npx arc env -e staging -a ARC_SESSION_TABLE_NAME sessions
npx arc env -e production -a ARC_SESSION_TABLE_NAME sessions
  1. If your app is already deployed, you will then need to redeploy it for the changes to take effect.

To reconfigure JWE-backed sessions, simply run the same commands above, setting the ARC_SESSION_TABLE_NAME env var to jwe (instead of your sessions table name).

General settings

The following configuration environment variables are available to all Architect sessions:

  • ARC_APP_SECRET - Strongly recommended! Please see the section below for setting a strong session secret
  • ARC_SESSION_DOMAIN - Not set by default; define the cookie’s Domain attribute
  • ARC_SESSION_SAME_SITE - Set to lax by default; define the cookie’s SameSite attribute
  • ARC_SESSION_TTL - Default is very long-lived; define the cookie’s expires attribute; expiry in seconds (e.g. configure 86400 to set the expiry for 1 day of inactivity)
    • Note: despite whatever is set in the cookie’s expires attribute, database-backed sessions are always automatically expunged in the database after one week of inactivity

JWE encryption configuration

  • ARC_APP_SECRET_ALGO - Set to A256GCM by default; configure the AES/GCM encryption key bit-length, must be one of A256GCM, A192GCM, A128GCM
    • Architect’s default key should not be assumed to be safe or secure; for many basic purposes that may be ok, although we strongly recommend setting a strong session secret
    • Please note the minimum algorithm key sizes listed here. Longer keys will be truncated to the appropriate key size, while shorter keys will result in a validation error:
      • A256GCM 256 bit (32 octet)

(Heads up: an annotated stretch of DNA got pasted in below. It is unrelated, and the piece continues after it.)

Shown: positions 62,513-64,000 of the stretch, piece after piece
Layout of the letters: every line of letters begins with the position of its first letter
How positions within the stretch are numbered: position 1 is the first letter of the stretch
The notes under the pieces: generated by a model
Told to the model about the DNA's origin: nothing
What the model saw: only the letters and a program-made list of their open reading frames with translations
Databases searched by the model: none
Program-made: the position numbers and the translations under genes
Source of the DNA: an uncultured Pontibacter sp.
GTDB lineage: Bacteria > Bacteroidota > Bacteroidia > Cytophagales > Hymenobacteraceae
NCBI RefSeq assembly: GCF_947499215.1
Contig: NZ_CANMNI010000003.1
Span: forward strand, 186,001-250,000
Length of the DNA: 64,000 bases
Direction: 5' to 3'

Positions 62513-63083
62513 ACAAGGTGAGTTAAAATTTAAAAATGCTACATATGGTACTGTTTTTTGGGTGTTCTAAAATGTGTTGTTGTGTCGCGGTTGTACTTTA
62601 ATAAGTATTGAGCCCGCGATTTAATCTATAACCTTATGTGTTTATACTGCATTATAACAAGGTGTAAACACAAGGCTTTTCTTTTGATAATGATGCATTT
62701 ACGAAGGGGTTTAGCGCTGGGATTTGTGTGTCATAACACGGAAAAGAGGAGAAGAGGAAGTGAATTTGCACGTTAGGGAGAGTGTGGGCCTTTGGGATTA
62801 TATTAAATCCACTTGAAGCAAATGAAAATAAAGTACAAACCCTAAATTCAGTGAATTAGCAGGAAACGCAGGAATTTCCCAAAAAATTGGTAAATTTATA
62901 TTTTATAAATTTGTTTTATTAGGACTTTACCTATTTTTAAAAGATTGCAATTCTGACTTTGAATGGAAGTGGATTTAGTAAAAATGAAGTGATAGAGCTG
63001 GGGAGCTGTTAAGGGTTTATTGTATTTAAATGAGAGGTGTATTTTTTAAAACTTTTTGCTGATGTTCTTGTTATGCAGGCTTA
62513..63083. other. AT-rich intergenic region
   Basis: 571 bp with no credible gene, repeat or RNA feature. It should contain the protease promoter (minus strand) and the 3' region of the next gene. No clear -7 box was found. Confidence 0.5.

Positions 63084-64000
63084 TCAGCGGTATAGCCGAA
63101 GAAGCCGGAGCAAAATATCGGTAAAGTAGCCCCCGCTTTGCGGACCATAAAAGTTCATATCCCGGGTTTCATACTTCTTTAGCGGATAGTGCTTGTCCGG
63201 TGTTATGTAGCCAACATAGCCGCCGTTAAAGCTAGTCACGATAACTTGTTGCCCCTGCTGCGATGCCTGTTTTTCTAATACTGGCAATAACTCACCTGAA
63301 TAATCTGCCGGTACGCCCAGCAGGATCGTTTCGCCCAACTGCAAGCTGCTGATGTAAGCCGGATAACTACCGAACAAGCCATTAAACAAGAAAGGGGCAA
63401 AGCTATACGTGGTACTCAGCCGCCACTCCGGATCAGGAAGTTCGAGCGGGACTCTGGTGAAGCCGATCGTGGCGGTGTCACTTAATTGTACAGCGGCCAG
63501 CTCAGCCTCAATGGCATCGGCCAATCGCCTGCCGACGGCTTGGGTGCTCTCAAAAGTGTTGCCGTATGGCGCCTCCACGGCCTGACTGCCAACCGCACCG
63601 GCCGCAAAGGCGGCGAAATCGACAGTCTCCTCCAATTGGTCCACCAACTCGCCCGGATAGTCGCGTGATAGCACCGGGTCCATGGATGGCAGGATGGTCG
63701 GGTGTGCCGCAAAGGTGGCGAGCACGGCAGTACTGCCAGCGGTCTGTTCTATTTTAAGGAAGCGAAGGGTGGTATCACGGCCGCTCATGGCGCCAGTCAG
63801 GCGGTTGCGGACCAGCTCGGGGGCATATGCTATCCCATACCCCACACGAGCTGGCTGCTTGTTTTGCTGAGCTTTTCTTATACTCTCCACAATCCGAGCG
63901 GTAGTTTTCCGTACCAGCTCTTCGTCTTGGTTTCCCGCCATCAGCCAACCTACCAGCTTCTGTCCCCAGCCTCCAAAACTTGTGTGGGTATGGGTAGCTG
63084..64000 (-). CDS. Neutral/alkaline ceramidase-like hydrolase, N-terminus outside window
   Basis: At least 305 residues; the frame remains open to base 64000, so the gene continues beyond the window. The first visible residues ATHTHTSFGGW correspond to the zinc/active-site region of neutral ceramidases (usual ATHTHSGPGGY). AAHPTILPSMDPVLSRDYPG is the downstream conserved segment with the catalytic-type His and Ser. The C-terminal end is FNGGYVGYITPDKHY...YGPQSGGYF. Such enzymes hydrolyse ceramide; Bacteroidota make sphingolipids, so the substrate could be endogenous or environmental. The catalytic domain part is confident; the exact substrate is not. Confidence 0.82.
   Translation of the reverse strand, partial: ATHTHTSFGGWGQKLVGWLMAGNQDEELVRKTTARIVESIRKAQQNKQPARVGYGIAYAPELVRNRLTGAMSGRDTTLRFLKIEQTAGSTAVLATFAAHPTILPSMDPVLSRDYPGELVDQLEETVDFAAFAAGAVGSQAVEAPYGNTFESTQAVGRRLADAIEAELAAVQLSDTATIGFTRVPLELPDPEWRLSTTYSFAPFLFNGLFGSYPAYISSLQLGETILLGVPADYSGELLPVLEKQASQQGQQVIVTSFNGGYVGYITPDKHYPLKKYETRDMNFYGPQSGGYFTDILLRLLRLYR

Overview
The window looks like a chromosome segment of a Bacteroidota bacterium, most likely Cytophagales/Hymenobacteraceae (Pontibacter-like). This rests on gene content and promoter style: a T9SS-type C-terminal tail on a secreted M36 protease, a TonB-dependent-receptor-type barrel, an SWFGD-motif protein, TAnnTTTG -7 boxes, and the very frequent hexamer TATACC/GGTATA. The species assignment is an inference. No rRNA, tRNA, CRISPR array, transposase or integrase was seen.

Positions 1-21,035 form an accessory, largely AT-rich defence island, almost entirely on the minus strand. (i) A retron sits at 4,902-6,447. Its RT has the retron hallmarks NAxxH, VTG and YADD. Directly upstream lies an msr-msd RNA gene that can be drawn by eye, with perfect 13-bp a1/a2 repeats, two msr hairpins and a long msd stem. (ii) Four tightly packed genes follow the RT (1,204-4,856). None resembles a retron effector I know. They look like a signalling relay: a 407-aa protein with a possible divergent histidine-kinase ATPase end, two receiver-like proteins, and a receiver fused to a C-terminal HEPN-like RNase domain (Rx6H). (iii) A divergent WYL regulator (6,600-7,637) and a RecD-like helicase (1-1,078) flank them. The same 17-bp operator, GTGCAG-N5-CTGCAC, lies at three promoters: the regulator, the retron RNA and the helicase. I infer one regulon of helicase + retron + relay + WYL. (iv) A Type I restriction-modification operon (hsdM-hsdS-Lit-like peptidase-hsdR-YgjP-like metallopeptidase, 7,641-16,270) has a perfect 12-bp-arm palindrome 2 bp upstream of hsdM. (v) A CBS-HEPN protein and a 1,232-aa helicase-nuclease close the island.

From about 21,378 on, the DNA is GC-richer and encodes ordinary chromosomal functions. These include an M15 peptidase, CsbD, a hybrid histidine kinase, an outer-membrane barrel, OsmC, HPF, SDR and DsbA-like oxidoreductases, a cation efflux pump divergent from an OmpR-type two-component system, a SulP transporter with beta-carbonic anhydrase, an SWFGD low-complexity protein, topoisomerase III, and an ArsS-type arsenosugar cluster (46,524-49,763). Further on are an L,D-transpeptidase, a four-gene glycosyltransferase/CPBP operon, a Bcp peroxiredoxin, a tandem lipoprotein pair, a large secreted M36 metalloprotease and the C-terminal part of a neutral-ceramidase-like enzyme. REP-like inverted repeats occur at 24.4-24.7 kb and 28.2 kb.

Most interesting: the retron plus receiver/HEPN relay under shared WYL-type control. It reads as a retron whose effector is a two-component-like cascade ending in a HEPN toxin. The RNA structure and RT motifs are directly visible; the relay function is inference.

• A192GCM 192 bit (24 octet)
      • A128GCM 128 bit (16 octet)
  • ARC_FORCE_LEGACY_JWE_SECRET - Forces compatibility with JWE session secrets from older versions of @architect/functions; not suggested unless you cannot upgrade to v7 or greater.

Strong session secret

Architect’s default session secret key should not be assumed to be safe or secure. As such, we strongly recommend setting a strong session secret. This secret is used for encryption in JWE sessions, and securely signing database-backed sessions.

Database-backed sessions should use a very high entropy secret (we suggest at least 32 characters / 256 bit), but any value will be used. JWE-backed sessions must have a 256 bit or higher secret by default; any characters beyond that length will be truncated.

npx arc --env production --add ARC_APP_SECRET something-significantly-better-than-this

Quickly generate a secret with openssl:

npx arc env -e staging -a ARC_APP_SECRET $(openssl rand -base64 32)
npx arc env -e production -a ARC_APP_SECRET $(openssl rand -base64 32)


Example repo

Please do check out the architect-examples/sessions for a complete example project for working with Architect JWE and database-backed sessions in either JS or Python.

Return an incremented session

Assumes you have @architect/functions or architect-functions installed.

import arc from '@architect/functions'

export const handler = arc.http(async req => {
  let count = (req.session.count || 0) + 1
  let session = { count }
  return {
    json: session
import arc

def handler(req, context):
    sesh = arc.http.session_read(req)
    count = sesh.get("count", 0) + 1
    session = {"count": count}
    return arc.http.res(req, {"session": session, "json": session})

Destroy a session’s contents

Assumes you have @architect/functions or architect-functions installed.

import arc from '@architect/functions'

export const handler = arc.http(async req => {
  return {
    session: {},
    json: { ok: true }
import arc

def handler(req, context):
    return arc.http.res(
      {"session": {}, "json": {"ok": True}}